UNICEF Health and Nutrition team finalised the COVID19 response plan with the agreement of Iraq Federal Ministry of Health and the implementation from April 2020 throughout June has been ongoing.
Despite challenges, between April and June 2020, UNICEF- supported NGO and government health partners continued delivering the basic Primary Health Care services in all IDP and Refugee camps.
187,870 affected population in camp settings have been reached with WASH services, along with 51,200 returnees who have been provided with access to improved drinking water in Sinjar district-Ninawa.
In partnership with Kerbala University, UNICEF supported local production and distribution of 35,000 local hand sanitizers and 30,000 disinfectants for 22 hospitals and 9 Health Care Facilities.
Despite the closures of schools due to COVID-19, in the first 6 months of 2020, 26 education partners reached 75,356 children within their HRP targets.
Funding Overview and Partnerships
In 2020 UNICEF is appealing for US$62.2 million to sustain and improve provision of critical basic services for children and women in Iraq. Between April and June 2020, UNICEF received generous funding from United States (BPRM) for Education programme, and generous funding from Norway for Child Protection. As of 30 June 2020, UNICEF Iraq HAC appeal stands 39% funded (USD$ 24 million) with 61% funding gap (USD$ 37 million).
Situation Overview & Humanitarian Needs
The escalation of the COVID-19 crisis globally has been mirrored in Iraq, affecting all aspects of life in the country, including the ability of humanitarian actors to respond to the needs of vulnerable populations, notably children and women. For the period April to May the number of cases and deaths across the country remained relatively low and manageable, from a cumulative total of 728 reported cases and 50 deaths on 1st April to 6,439 cases and 205 deaths by 31st May. However, the situation then started to escalate, with a total of 21,315 cases by 15th June and 49,109 by 30th June, with 652 and 1,943 total deaths respectively. Measures taken by the Government to combat the pandemic have inevitably restricted access for humanitarian actors to needy populations and diverted attention and resources. Nevertheless, humanitarian actors including UNICEF have continued to support the provision of basic services to populations in need, notably in IDP camp settings, with waivers on movement restrictions being granted by the Government for essential services.
Public demonstrations that were so widespread earlier in the year have inevitably been more restricted by the COVID19 situation. Nevertheless they have continued in some places, particularly in the south of the country, and have been further fuelled by discontent with the economic fallout from the combination of the COVID-19 situation and the severe drop in the price of oil, which have combined to leave many vulnerable people out of work and struggling to make ends meet. The security situation has also been variable, with occasional rocket attacks against military and US assets mainly in Baghdad, as well as a resurgence of small-scale attacks by ISIS and retaliatory action by the Iraqi Security Forces.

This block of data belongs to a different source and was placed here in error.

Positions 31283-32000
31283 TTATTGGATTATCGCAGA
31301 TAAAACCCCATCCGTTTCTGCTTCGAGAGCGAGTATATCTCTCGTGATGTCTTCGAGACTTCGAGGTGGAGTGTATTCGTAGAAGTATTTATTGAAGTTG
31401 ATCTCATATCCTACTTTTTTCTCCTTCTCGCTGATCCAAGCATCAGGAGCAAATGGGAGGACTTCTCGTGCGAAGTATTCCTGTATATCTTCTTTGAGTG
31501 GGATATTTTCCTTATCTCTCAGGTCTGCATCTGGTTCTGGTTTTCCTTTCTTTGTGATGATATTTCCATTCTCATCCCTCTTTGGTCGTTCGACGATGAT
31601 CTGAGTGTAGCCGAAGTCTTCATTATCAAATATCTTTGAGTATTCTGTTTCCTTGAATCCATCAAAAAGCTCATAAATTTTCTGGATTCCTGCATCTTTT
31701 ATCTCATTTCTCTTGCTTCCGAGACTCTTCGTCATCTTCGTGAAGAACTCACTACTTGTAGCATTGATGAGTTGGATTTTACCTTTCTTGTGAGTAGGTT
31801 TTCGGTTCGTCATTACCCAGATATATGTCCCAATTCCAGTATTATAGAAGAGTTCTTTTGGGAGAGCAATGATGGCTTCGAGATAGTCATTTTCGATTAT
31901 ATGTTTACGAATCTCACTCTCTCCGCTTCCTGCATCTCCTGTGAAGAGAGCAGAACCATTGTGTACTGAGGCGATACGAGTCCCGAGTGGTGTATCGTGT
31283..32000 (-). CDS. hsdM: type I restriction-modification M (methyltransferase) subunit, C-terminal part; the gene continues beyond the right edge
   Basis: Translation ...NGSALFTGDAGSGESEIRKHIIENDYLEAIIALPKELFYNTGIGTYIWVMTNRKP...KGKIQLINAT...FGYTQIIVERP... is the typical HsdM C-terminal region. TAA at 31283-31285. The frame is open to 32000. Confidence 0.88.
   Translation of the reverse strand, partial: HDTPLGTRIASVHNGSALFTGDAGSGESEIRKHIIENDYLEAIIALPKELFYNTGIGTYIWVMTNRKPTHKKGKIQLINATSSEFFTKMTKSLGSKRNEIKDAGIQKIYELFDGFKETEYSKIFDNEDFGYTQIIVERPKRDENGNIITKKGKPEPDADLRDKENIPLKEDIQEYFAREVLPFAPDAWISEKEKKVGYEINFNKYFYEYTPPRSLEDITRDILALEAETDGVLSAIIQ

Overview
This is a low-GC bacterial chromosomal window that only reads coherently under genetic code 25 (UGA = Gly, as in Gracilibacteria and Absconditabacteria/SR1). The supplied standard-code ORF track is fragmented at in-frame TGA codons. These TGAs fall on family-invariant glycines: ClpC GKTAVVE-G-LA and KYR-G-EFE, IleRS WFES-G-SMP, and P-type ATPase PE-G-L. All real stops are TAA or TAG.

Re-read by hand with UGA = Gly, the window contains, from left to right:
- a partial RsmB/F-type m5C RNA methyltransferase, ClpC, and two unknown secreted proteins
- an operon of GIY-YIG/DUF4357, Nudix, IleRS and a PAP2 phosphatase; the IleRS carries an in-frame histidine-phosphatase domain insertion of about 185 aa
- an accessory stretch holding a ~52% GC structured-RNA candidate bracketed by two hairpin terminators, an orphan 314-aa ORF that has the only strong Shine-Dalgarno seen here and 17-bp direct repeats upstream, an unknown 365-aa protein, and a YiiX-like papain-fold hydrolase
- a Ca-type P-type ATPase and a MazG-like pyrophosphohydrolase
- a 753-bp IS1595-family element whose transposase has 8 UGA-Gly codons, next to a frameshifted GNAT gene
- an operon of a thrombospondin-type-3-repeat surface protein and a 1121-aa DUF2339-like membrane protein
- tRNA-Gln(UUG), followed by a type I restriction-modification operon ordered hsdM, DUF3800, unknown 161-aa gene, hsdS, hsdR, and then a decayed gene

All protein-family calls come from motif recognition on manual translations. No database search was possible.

The formation of a government after the third attempt, led by the new Prime Minister Mustafa al-Kadhimi, gives some optimism of a certain period of political stability that will support more effective and sustainable approaches to meeting the humanitarian needs of the most vulnerable populations in Iraq.
As of 30 June 2020, more than 1.38 million people (648,000 children) remained internally displaced in Iraq, mainly in the north and west of the country, while 4.7 million people (2.2 million children) had returned to places of origin1 . In the month of May, additional people returned from Dohok to Sinjar and Baaj districts in Ninawa, driven by economic and financial impact of COVID-19. This increased over the month of June recording in total 3,829 (687 families). IOM DTM team also recorded that 69 per cent of the return caseload was returned to their location of origin, while 31 per cent did not return to their locations of origin and were recorded as out-of-camp IDPs2. Within the period April – June 2020, an increase of 142,530 returnees living in severe or poor conditions has been observed - 14 per cent of the total returnees compared to 11 per cent in the period Jan – March 20203 . Data shows that, as of June 2020, 62 formal camps remained open with a population of 269,236 individuals (134,782 children), compared to 62 camps with a population of 277,177 individuals as of March 20204.